(Excerpt from Jake Warga's interview with Photojournalism Chief Joseph Kane)
ï¿½ï¿½real borderline on the exposure here, it's almost overblown, we still have some detail, but be careful.ï¿½
ï¿½My name is MCC, that's Mass Communication specialist Chief Joseph Kane, I'm the photojournalism chief for combat camera Pacific.ï¿½
Kane is reviewing images his soldiers brought back from a training mission earlier in the day.
ï¿½We missed the exposure, and when you've blown details out you're not going to get them back.ï¿½
A major component in current conflicts is the war over information, and combat cameramen are in the front lines. They document battles for the historical archives, every image going into the pentagon's library
ï¿½The bulk of our imagery doesn't get seen until maybe fifty years when it's declassified or whatever.ï¿½
But they also shoot for field strategy review and press releases. Some photos even end-up on Facebook to keep family and friends back home up to date. The military learned early on the power of the photo, that the camera can be a weapon:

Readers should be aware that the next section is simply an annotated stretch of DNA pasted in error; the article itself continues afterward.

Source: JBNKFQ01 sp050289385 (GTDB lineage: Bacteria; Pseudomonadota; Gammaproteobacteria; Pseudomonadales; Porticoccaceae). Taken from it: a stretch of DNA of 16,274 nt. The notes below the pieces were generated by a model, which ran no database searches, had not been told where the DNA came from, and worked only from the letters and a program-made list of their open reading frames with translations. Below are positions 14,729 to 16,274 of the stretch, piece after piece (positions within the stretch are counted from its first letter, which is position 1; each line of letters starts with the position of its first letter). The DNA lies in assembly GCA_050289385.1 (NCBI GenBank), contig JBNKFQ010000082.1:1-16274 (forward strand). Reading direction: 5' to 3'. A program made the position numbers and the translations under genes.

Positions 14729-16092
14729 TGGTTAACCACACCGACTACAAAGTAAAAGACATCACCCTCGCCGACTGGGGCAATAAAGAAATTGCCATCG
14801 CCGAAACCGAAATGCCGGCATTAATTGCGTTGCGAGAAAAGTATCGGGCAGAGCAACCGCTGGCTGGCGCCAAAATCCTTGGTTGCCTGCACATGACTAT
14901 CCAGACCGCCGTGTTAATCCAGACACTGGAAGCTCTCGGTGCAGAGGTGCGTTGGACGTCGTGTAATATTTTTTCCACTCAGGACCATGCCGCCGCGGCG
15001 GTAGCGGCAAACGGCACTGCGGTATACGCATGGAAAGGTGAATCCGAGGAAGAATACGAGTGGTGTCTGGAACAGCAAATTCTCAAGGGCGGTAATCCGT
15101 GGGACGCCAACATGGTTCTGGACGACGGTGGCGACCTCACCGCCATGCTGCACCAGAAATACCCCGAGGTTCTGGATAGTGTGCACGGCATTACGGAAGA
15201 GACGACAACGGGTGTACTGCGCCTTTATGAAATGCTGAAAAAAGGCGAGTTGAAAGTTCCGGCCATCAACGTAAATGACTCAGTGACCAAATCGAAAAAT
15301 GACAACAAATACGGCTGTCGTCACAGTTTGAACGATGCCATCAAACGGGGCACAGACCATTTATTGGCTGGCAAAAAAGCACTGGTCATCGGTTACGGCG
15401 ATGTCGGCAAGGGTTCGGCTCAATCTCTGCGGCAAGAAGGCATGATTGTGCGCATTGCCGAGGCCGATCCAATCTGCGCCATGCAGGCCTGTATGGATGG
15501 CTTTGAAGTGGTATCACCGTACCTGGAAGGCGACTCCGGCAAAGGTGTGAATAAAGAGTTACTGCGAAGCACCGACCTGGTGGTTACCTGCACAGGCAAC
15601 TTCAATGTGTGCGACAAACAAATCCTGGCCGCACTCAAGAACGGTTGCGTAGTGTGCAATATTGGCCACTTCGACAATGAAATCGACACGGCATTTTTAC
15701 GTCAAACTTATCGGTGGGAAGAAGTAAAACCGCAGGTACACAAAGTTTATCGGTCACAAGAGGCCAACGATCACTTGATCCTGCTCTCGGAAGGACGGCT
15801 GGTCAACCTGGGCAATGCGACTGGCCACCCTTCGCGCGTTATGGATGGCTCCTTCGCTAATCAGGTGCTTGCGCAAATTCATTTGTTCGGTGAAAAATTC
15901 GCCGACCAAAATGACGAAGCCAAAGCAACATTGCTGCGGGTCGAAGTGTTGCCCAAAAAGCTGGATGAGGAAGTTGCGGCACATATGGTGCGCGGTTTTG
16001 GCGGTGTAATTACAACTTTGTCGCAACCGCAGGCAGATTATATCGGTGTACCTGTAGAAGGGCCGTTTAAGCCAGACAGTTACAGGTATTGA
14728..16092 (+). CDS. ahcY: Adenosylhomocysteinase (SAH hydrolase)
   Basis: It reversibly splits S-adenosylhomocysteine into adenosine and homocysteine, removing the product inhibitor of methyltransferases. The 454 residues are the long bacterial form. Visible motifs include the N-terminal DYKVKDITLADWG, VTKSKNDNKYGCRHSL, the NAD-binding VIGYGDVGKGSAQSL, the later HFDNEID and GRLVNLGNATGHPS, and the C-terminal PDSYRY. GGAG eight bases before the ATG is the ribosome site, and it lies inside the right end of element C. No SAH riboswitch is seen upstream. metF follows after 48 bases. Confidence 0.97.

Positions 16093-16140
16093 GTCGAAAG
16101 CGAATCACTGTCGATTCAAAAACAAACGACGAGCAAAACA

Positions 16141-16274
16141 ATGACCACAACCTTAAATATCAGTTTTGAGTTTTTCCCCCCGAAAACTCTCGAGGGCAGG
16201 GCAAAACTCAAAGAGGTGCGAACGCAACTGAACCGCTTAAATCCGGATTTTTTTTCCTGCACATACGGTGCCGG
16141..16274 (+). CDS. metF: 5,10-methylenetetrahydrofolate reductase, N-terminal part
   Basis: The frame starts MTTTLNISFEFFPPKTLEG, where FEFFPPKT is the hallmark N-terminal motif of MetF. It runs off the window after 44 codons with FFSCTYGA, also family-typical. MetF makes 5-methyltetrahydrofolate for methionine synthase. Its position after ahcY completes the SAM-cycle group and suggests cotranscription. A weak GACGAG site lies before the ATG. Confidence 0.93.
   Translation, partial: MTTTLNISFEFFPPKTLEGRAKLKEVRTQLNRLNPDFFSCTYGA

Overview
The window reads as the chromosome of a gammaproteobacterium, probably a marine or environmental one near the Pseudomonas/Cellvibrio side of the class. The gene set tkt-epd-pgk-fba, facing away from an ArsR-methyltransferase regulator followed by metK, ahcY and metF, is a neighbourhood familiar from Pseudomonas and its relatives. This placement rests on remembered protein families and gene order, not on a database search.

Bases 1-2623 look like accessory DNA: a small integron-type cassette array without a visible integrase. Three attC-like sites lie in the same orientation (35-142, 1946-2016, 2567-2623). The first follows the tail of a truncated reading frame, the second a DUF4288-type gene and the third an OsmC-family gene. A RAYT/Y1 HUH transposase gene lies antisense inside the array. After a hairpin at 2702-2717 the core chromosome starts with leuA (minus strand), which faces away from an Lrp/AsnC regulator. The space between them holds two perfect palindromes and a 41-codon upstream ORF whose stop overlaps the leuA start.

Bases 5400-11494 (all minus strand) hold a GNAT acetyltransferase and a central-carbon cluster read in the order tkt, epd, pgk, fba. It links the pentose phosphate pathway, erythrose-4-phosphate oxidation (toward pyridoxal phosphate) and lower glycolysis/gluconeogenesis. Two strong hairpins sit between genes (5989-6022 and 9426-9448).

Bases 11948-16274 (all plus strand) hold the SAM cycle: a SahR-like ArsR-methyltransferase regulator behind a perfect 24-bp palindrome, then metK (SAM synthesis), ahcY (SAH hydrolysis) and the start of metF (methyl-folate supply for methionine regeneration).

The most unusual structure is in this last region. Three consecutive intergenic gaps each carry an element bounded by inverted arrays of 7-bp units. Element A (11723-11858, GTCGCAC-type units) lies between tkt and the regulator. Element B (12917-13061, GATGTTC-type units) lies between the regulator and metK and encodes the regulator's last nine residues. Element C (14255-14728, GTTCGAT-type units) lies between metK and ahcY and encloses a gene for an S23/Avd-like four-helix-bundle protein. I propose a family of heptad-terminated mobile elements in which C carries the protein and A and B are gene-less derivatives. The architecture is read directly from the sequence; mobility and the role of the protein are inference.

ï¿½The Vietnam thing and how a piece of information or some imagery can turn the public sentiment, so it is an information war. I think the leaders understand that now ï¿½which is why this unit has so many missions now, that basically every six months we're turning around, going back out the door.ï¿½
ï¿½What's your primary mission? Someone tell me? Your primary mission is to bring back imagery. They only hire us to go out on these jobs because we know how to use a camera not because we're good at weapons, the weapons just enable us to be there and to integrate.ï¿½
(weapons sounds) ï¿½Give me a thumbs up, you guys good to goï¿½
But they are good at weapons, very good, and much of their training involves taking turns between weapon proficiency and photographing. In this exercise, soldiers shoot at targets inside a mock village with both their rifles and Nikons, we're all wearing earplugs. The cardboard image of a gun-pointing terrorist hiding in one room did not survive the mock raid.
ï¿½I've been deployed to Iraq twice. There are some disturbing images, but I don't know that I necessarily don't want to remember them. I can do without some of the bloody gory things that come back, where maybe something happened, I don't try to recall those very much even though some of them do stick there. Whether it's our guys or their guys, to see human beings, human bodies is always difficult.
How do I live with the fact that I'm out there taking pictures, and this is what I'm risking my life for essentially, what is the importance of me being there? I think everybody probably agrees that we don't want, we don't want war, butï¿½ it keeps happening, and as long as it keeps happening it's important that we have people who are going to document that. There's certainly no magic button that I have access to that can stop the cycle.ï¿½